An overwhelming majority of F1 drivers have expressed their disappointment with the planned instruction of the Halo cockpit safety device next season.
The controversial decision by the FIA to push the device through for 2018 on the grounds of safety has several drivers perplexed, with Max Verstappen in particular failing to understand the governing body's decision.
"I don’t like it, but of course at the end of the day you have to respect the decision of the FIA,” said the Red Bull driver.
"I think since we introduced a Virtual Safety Car, that has reduced a lot of risk of speeding under the yellow flags in the race.
"Also, with the wheel tethers they are quite strong at the moment so you won’t lose a wheel very easily, and when there are parts flying around the car it isn’t really going to protect you.
"So, I don’t really understand why we should need it.
"I think as soon as I have that thing on my car, I don’t like it. So the excitement is already gone before I am sitting in the car," bluntly concluded Verstappen.
Haas' Kevin Magnussen was on Verstappen's side, saying that fans had all the right to be upset with the Halo.
"I agree with Max," he said.
"It takes away some of the passion that F1 is talking about. When you look at the car and it is ugly, F1 cars aren’t meant to be ugly.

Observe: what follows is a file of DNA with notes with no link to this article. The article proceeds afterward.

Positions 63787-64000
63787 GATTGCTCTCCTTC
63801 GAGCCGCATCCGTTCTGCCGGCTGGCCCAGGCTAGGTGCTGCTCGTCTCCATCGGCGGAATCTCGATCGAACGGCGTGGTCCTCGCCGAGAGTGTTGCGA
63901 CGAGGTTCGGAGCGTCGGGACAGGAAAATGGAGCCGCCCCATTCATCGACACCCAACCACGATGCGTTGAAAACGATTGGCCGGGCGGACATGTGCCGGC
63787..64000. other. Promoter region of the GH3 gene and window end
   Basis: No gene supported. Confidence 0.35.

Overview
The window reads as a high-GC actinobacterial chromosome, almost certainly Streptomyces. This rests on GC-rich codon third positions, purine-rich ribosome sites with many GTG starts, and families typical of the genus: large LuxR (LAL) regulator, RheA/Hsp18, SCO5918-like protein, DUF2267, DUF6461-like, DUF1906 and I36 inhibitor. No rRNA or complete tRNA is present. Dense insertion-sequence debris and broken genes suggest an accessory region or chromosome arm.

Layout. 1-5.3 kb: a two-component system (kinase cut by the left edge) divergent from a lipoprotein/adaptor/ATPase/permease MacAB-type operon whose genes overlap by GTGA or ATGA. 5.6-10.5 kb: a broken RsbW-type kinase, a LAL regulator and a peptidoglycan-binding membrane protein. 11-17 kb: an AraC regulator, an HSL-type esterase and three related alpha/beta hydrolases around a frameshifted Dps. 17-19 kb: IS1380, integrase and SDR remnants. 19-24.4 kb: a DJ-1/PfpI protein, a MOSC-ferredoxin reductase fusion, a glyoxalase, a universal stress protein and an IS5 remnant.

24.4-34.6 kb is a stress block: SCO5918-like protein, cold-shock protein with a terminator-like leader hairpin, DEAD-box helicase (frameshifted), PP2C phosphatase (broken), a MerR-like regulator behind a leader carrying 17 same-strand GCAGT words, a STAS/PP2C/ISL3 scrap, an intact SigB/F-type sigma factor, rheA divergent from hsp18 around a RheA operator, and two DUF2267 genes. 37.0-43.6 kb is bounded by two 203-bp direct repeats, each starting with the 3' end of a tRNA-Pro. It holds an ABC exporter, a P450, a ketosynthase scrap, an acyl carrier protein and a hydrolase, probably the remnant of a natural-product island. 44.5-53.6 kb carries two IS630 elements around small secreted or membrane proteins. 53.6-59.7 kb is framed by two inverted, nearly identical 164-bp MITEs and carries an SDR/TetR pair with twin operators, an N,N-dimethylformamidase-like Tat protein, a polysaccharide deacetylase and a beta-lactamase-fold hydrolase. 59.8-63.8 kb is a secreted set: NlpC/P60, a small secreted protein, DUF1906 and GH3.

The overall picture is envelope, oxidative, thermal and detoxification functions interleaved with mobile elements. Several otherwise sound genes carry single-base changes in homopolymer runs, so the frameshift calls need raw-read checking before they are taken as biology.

"That is the reason that a Ferrari is more exciting than a Mazda. It is something to do with passion. If it looks s**t, it is s**t..."
GPDA director Romain Grosjean, theoretically an advocate for improved safety was equally despondent o the subject.
"Personally I think it was a sad day for Formula 1 when it was announced - and I am still against it,” he said.
"I don't think it's got a space in Formula 1. As a GPDA member and director, as a driver, I need to thank the FIA for all the research because the research has been pretty strong, the Halo is a strong device against a lot of cases.
"There are occasions where it can get worse, which I am not particularly fond of. There are a few problems that we may have that we haven't thought of - seeing the starting light on the grid, no one has tried that.
"They're always different, they're always in a different place, seeing the flags on the side and things like that. So we need to see a bit more of that."
Renault's Jolyon Palmer chimed in and was on the same page as his colleagues, even offering an ominous message.
"I agree with him. I think it is a sad day, a mistake, and there’s no coming back from it.
"This will be the end of Formula 1 as we know it, with an open cockpit.
“I think it’s an over-reaction to problems in other series. Since 1994 there’s been one fatality in F1, which is tragic, but the Halo wouldn’t have stopped it."